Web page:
The Bichon Frise is a small, cheerful breed known for its fluffy double coat. These dogs came into existence during the 13th century when they were bred from Water Spaniels and kept by Spanish sailors. Soon after their introduction, Bichon Frises became popular as pets for French royalty and were also favored as subjects by Spanish painters. Although these dogs have performed a variety of roles in the past, the Bichon Frise is largely a companion pet today.
As a small breed dog, the Bichon Frise typically grows no taller than 12 inches at the shoulder. Most specimens of this breed weigh between 10 and 20 pounds at maturity, though their curly coats sometimes make them appear larger than they actually are.
These dogs have a sturdy build, a fluffy coat and a plumed tail. Like many dog breeds, Bichon Frise dogs have double coats - the undercoat is usually soft while the outercoat is more coarse and curly. The coats of Bichon Frises are most often white but there may be some cream-colored shading around the ears and on other parts of the body as well.
Personality and Temperament
Though all dogs develop their own individual personalities, the Bichon Frise breed is known for being gentle-mannered and cheerful. These dogs are very sociable and make excellent family dogs. Because they are affectionate and playful, the Bichon Frise breed is particularly recommended for families with children. The gentle temperament of this breed makes them perfect companion dogs and their friendly nature makes it easy for them to get along with other pets.
These dogs do tend to have a great deal of energy, however, so they require plenty of daily activity and exercise and may demand a great deal of attention from their owners.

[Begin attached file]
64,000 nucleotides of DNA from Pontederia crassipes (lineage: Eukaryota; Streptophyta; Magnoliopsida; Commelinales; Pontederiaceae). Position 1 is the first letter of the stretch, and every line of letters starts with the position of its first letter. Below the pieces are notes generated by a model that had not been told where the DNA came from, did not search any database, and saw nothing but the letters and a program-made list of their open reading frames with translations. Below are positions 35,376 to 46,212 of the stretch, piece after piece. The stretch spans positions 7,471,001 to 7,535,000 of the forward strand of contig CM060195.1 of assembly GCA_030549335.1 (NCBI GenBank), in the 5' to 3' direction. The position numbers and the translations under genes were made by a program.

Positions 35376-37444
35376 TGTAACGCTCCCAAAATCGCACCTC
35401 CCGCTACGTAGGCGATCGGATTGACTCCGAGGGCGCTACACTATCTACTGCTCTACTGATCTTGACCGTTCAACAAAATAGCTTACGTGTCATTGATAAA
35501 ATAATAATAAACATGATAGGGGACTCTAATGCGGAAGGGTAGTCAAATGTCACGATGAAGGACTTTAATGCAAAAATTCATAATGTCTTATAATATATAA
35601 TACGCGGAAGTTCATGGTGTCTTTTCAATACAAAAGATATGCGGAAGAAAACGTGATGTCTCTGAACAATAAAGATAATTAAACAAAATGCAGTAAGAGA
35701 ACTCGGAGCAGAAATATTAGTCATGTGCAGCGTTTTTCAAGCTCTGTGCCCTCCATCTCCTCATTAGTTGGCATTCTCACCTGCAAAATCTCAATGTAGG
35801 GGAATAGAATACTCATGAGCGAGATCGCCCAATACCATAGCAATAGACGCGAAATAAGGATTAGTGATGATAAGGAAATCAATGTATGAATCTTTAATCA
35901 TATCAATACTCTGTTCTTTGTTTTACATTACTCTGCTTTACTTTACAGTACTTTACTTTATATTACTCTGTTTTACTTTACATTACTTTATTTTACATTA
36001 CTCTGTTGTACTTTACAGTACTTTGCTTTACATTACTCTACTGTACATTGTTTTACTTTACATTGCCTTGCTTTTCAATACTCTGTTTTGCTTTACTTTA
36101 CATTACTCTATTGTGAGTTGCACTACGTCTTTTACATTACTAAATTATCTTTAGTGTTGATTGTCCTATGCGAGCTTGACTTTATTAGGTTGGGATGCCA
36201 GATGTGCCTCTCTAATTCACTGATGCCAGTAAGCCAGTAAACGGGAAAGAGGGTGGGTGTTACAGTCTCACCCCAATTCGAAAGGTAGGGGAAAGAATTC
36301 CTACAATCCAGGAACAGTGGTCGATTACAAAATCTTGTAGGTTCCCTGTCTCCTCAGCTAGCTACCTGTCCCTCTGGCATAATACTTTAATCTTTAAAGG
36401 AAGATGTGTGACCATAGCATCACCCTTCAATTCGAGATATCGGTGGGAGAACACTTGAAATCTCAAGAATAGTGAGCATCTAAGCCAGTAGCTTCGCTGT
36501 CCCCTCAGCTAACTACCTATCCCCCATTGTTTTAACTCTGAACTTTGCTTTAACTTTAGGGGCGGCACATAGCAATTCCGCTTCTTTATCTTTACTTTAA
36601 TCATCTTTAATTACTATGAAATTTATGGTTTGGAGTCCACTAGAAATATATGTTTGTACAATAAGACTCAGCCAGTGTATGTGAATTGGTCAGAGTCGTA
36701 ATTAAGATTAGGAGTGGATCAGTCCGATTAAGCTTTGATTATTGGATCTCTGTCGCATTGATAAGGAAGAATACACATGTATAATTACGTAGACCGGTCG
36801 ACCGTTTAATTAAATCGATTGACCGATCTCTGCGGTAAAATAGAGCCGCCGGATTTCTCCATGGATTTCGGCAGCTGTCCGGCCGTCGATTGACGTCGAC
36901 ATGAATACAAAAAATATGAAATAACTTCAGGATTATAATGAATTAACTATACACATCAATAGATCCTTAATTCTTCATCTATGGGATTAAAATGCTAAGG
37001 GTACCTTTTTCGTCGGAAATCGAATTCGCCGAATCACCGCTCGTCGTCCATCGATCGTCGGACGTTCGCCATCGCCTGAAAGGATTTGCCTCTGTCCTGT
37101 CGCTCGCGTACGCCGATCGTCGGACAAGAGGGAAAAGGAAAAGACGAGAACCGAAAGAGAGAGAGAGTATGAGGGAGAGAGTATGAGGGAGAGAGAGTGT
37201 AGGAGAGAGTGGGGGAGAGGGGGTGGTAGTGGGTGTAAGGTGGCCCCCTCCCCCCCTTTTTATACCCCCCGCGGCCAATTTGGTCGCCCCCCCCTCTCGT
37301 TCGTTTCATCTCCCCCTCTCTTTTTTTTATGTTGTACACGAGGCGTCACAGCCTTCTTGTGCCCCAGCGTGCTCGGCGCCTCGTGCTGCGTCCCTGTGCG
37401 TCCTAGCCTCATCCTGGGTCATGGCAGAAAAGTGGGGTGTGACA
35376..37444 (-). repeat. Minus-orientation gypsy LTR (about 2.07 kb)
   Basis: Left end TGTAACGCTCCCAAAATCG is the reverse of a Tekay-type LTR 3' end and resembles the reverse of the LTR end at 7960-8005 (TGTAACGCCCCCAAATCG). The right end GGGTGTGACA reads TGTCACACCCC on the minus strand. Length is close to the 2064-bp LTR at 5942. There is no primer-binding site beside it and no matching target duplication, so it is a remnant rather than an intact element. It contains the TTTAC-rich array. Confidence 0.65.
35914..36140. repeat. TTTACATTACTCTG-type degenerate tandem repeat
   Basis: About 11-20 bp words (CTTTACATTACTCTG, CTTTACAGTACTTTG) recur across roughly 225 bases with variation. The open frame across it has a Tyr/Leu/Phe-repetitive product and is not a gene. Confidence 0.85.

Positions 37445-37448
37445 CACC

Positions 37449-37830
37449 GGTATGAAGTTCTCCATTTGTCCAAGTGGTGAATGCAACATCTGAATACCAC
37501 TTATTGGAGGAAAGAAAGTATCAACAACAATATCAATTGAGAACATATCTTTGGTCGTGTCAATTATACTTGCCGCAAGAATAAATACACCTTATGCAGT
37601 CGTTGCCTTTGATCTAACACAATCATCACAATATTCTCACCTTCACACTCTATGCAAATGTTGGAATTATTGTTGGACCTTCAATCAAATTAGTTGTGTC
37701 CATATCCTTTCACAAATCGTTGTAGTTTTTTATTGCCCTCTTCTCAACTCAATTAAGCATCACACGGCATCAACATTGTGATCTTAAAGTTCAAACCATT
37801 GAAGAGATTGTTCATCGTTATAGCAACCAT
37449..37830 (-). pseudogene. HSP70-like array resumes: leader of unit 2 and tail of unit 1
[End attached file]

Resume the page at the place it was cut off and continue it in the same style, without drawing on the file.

Caring for a Bichon Frise
Bichon Frise dogs are a good breed for individuals who suffer from allergies because these dogs shed very little and their dense, curly coats keep dander in place. In order to keep a Bichon Frise looking its best, however, frequent grooming is recommended. Brushing your Bichon Frise's coat on a daily basis will prevent matting and a complete grooming is recommended every 6 to 8 weeks.
As a small breed dog, Bichon Frise dogs tend to live longer than larger breeds - the average lifespan of a Bichon Frise is 12 years. Though the Bichon Frise dog tends to be a fairly healthy breed, there are a few diseases to which these dogs are prone which could shorten this lifespan.
Some of the most common health problems seen in Bichon Frise dogs include ear infections, patellar luxation, bladder infections and tooth problems. Some Bichon Frise dogs also have a higher risk for developing Immotile Cilia Syndrome, also called Kartagener's Syndrome, which causes a variety of respiratory symptoms.
Overall, the Bichon Frise is an excellent breed for active families looking for a friendly companion pet. These dogs are charming, intelligent and typically respond well to training when started at an early age.
To ensure that your Bichon Frise enjoys a long and healthy life, be sure to feed him high quality dog food and take him to the vet for regular check-ups and vaccinations. Aside from fulfilling your dog's physical needs, all you need to do is enjoy the companionship and affection your Bichon Frise has to offer.
If you care for your Bichon Frise properly you will find yourself with more than just a pet - you will have made a dear friend and companion.